Physician services provided in the Facility are not included in the Facility's charges. Physicians, who provide services in the Facility, may or may not participate with the same health benefits plans as the Facility. The Patient should check with the physician arranging for the Facility services to determine in/out-of-network status of the health benefits plans in which the physician participates. The Patient should contact their carrier for further consultation on those costs.
Additional Providers: Providers must supply the names, practice names, addresses and phone numbers of any provider scheduled to perform anesthesiology, laboratory, pathology, radiology and assistant surgeon services.
Provider Mandated Education: Providers must educate patients on how to determine which plan the patient participates in, and how to connect with carriers for additional information.
Change in Network Status: All changes must be reflected on the website within 20 days. If there is a change in network status for a Facility/Provider, then, depending on where the patient is in their course of treatment, the bill would impose different notification requirements for informing the Patient.
Prior to Treating the Patient: If the change occurs between scheduling and treatment commencing, the Provider must notify the Patient.
Pre-Authorization for Treatment Given: If services are pre-authorized and the network status of the Provider/Facility changes, the carrier must notify the patient; however, if that notice occurs less than 30 days prior to the date of service, then the patient responsibility portion is limited to what would have been their in-network responsibility.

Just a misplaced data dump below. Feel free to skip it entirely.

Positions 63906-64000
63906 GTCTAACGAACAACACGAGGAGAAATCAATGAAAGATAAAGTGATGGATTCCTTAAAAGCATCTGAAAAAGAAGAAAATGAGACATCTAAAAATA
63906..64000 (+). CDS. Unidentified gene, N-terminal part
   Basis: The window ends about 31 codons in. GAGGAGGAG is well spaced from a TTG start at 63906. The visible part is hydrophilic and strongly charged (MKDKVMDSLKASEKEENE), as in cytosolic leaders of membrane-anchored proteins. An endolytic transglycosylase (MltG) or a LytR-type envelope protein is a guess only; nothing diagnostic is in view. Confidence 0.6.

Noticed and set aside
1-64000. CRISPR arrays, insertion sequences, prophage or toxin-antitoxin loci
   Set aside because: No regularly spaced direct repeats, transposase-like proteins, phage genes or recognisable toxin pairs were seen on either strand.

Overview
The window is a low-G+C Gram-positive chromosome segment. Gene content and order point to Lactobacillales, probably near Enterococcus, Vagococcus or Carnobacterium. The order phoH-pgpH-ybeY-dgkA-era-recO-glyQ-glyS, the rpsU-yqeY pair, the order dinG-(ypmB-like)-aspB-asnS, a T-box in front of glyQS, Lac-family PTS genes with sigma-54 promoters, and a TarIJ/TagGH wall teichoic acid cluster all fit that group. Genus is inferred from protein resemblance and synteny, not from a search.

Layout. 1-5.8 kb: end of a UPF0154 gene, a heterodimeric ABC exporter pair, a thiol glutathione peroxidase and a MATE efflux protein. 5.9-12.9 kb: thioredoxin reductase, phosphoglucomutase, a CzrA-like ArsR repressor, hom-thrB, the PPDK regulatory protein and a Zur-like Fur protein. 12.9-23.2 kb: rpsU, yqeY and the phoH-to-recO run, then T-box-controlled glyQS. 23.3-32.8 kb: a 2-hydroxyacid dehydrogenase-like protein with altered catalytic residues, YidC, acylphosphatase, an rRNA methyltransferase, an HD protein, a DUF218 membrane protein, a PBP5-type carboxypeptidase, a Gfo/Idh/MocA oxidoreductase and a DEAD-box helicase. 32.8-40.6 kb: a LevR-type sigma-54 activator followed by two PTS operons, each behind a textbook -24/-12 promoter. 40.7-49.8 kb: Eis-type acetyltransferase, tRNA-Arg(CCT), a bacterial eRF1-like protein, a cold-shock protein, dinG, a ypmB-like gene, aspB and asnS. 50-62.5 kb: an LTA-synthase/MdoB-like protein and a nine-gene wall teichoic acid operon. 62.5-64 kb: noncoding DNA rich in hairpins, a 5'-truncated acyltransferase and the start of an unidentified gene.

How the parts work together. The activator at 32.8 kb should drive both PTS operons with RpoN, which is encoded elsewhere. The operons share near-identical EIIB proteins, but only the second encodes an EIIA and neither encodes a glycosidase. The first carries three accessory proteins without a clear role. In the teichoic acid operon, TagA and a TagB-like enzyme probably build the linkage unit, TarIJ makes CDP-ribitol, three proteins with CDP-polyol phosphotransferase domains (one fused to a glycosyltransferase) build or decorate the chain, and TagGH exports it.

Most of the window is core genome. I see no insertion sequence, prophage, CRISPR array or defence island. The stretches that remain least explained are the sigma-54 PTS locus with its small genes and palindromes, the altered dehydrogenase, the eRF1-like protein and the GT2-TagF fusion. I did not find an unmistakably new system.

Carrier Responsibilities: Carriers must provide patients with: (a) a clear and understandable description of the plan’s out-of-network benefits, including the methodology used for determining out-of-network services, (b) the amount the plan will reimburse under that methodology, (c) examples of out-of-pocket costs for frequently billed out-of-network services, (d) information, in both writing and online, that allows a patient to calculate the anticipated out-of-network costs in a given geographic region or zip code, (e) in/out-of-network status of a provider upon request, and (f) a phone hotline for in/out-of-network status and costs, operating no less than 16 hours per day.
Penalties: Penalties for violations of the Act are: (a) Providers/Carriers face $1,000 per violation per day, up to $25,000 for each occurrence, (b) all other persons/providers face $100 per violation per day, up to $2,500 for each occurrence.
Mohamed H. Nabulsi, Esq., Shareholder
Mandelbaum Salsburg P.C.
3 Becker Farm Rd., Suite 105, Roseland, NJ 07068
t. (973) 736.4600 x345 | f. (973) 325.7467
d. (973) 243.7933
c. (973) 979.1150